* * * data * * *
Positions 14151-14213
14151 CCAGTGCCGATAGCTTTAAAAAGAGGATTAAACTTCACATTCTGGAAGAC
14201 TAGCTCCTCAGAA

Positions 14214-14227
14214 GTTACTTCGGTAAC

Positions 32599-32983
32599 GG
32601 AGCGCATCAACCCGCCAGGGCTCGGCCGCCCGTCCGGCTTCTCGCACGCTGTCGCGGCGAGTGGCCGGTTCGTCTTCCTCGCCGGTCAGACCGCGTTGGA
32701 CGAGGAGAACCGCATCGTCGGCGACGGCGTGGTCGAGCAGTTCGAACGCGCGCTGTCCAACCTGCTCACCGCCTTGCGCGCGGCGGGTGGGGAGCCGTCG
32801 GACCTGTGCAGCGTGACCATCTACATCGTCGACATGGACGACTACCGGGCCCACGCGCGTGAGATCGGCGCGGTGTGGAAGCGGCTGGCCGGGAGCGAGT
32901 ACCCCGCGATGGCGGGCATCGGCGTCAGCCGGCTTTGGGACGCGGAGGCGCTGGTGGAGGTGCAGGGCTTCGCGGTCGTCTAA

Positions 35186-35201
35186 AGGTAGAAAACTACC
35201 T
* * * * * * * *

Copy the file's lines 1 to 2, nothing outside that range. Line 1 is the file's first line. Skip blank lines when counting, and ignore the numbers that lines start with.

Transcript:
Positions 14151-14213
14151 CCAGTGCCGATAGCTTTAAAAAGAGGATTAAACTTCACATTCTGGAAGAC